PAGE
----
(Photo: North Carolina Department of Transportation)
ASHEVILLE – A historic road project is advancing toward key start dates — but city leaders say questions remain about the massive Interstate 26 rerouting, including its effect on walkers, cyclists and a potential expansion of downtown.
“This will be the largest transportation project probably in Western North Carolina history and certainly in the City of Asheville,” said City Councilwoman and environmental activist Julie Mayfield speaking about the I-26 Connector project whose last cost estimate topped out at $800 million.
“It will dictate in my view the character of the city for decades to come.”
Mayfield made the comments this month as the North Carolina Department of Transportation prepares for a Dec. 4 public hearing on the project that will feature a new bridge over the French Broad River. The hearing next month will be one of the last official opportunities for public comment on the project. Plans for widening Riverside Drive can also be available.
DOT has been eyeing plans to reroute the interstate for least two decades. Now, following years of resident pushback and negotiations with Asheville officials, the project is closing in on a 2020 start date.
The project has three sections: The “A” section includes widening and other changes through West Asheville. “B” involves the new bridge. And “C” covers improvements to the south on I-26 and west on I-40.
The most recent cost estimate was listed as $600-$800 million on the DOT website. DOT staff said Tuesday that estimate would soon be updated.
Activists are pleased plans were adjusted to remove interstate traffic from the current interstate path over the river, the Bowen Bridge. They were also happy room was made for a network of greenways around the project. Better pedestrian connections for the isolated Hillcrest subsidized housing complex and the historic African-American neighborhood of Burton Street were other city proposals adopted in the state plan.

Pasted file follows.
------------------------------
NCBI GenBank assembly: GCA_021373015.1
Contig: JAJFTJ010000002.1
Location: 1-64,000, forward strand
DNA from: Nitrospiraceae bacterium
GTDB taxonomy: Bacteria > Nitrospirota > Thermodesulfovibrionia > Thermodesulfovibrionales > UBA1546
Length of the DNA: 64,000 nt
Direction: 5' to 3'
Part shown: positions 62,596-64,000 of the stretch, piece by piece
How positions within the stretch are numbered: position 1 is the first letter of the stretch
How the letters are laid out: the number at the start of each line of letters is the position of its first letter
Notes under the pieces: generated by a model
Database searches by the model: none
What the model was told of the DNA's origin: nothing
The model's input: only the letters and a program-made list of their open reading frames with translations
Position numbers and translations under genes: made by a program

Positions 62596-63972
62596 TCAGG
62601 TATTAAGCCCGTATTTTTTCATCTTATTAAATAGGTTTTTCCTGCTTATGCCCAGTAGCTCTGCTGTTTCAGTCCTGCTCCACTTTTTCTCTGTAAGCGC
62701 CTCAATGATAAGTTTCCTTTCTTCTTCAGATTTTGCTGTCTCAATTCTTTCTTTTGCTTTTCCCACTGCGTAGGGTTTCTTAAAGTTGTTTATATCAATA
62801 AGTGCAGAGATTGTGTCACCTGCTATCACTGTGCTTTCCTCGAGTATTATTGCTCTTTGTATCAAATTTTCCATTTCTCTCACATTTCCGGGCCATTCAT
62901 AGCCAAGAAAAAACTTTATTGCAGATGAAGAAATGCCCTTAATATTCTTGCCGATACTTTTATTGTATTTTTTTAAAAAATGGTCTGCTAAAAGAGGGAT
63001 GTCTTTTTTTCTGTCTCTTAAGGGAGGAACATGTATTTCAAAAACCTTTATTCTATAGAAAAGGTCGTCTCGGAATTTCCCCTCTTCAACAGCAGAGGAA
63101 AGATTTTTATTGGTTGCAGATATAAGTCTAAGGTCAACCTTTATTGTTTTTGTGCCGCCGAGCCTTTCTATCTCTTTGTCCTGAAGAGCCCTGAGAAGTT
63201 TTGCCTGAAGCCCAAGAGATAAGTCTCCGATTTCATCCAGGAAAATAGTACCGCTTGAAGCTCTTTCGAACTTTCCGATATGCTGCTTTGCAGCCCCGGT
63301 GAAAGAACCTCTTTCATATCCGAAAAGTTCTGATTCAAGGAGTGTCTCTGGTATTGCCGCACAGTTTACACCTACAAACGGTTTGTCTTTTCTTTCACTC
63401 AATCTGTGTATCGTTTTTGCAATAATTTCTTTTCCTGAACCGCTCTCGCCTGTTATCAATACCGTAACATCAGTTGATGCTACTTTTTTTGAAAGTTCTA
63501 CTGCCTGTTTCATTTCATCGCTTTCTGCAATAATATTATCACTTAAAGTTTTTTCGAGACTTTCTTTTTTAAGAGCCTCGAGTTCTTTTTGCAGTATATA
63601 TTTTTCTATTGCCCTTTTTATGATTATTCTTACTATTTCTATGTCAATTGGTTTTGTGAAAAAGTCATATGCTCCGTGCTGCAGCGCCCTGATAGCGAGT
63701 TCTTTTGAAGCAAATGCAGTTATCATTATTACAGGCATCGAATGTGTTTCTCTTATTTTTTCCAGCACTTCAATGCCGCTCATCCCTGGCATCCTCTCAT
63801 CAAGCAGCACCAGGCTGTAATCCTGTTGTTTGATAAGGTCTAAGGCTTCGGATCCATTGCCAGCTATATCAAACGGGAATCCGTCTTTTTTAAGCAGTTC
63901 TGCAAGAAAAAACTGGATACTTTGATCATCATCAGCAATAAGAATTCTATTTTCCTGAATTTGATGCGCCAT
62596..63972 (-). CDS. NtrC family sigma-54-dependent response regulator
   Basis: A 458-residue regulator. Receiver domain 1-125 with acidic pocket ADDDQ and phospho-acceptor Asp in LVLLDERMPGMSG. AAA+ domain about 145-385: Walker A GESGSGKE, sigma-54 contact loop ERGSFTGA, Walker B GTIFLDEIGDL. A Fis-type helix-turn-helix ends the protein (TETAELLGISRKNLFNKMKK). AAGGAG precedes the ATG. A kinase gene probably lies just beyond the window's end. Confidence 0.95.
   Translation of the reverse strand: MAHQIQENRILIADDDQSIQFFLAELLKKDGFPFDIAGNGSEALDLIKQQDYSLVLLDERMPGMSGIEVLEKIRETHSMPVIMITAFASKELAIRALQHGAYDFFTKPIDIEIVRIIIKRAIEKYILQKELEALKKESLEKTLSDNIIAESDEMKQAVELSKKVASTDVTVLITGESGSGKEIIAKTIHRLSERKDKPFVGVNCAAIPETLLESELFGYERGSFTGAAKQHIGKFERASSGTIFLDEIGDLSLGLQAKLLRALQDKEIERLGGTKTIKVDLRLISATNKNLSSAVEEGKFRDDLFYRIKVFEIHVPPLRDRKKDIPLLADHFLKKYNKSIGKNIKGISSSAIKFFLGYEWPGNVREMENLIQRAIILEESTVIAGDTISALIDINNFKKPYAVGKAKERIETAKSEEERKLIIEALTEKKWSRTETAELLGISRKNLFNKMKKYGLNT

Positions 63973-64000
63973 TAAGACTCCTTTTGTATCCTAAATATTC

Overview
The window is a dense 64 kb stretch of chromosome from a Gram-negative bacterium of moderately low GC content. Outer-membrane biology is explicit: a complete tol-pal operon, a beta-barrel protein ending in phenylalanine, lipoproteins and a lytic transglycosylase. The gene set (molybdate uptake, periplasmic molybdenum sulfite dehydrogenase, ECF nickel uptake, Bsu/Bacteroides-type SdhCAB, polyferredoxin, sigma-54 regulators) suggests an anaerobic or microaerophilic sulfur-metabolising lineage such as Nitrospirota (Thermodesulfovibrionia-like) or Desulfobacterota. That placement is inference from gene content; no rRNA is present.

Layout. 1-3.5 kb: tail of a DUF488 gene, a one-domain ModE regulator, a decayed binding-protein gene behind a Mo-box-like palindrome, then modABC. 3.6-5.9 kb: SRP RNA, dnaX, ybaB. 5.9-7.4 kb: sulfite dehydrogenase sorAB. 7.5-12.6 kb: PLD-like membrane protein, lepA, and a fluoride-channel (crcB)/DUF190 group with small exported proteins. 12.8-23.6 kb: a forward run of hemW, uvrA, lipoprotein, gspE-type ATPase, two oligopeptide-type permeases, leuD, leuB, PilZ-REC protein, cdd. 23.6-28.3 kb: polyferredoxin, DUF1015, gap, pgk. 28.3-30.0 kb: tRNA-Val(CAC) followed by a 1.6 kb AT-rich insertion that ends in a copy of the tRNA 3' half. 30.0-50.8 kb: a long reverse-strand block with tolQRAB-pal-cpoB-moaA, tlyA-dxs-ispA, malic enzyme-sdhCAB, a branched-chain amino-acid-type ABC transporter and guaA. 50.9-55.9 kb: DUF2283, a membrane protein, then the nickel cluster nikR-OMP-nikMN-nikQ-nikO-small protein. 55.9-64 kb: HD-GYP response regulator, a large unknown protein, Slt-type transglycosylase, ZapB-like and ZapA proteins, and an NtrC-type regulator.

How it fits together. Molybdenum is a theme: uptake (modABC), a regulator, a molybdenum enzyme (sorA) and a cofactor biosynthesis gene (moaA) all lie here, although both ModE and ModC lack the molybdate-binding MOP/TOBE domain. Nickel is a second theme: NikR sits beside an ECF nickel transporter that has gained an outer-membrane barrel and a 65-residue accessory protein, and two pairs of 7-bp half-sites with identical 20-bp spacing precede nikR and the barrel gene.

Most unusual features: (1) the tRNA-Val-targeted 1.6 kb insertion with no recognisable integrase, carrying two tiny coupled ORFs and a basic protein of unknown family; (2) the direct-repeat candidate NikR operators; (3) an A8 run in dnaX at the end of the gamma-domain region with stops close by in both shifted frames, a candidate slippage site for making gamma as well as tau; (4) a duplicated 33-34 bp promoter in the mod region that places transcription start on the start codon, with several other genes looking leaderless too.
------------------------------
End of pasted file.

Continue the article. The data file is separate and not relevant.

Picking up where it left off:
But city representatives say they remain concerned over whether room will be made on Bowen Bridge for people on foot and on bikes, a concept that could allow easy multimodal connections between downtown and West Asheville.
DOT plans have shown two lanes of traffic on the eastbound section of the bridge but four on the westbound. City representatives want two lanes both ways to allow room for greenways.
City Councilwoman Julie Mayfield (Photo: Angeli Wrightemail@example.com)
Activists and city officials also say they want DOT to redraw the area where Bowen Bridge meets the west side of downtown. The change could allow land that is now taken up by swooping ramps and other interstate connections to be used instead for new businesses and housing.
“The maps don’t reflect everything the city has asked for,” said Mayfield. The councilwoman called the Bowen Bridge configuration and the possible freeing up of property on the edge of downtown, “extremely important points.”
DOT spokesman David Uchiyama said the project is still open to those kind of changes and that state officials, city staff and elected officials “will continue sharing ideas.”
Next steps include the Dec. 4 public hearing, the signing of a record of decision in 2019 and then the hiring of a contractor who will be responsible for designing and building the project, which includes portions through West Asheville.
MORE: Local backing helped make I-26 Connector route choice
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Interstate 26 Connector public hearing
Tuesday, December 4.
Renaissance Asheville Hotel 31 Woodfin Street (Grand Ballroom)
4-6:30 p.m. Pre-hearing open house
7 p.m. Formal presentation
DOT representatives will be available 4-6:30 p.m. to answer questions and receive comments on the project. There will also be an opportunity to submit written comments or questions. A formal presentation will begin at 7 p.m.. Afterward an opportunity for verbal comments will be provided. The hearing will be open to those present for statements, questions and comments. The presentation and comments will be recorded and a transcript will be prepared.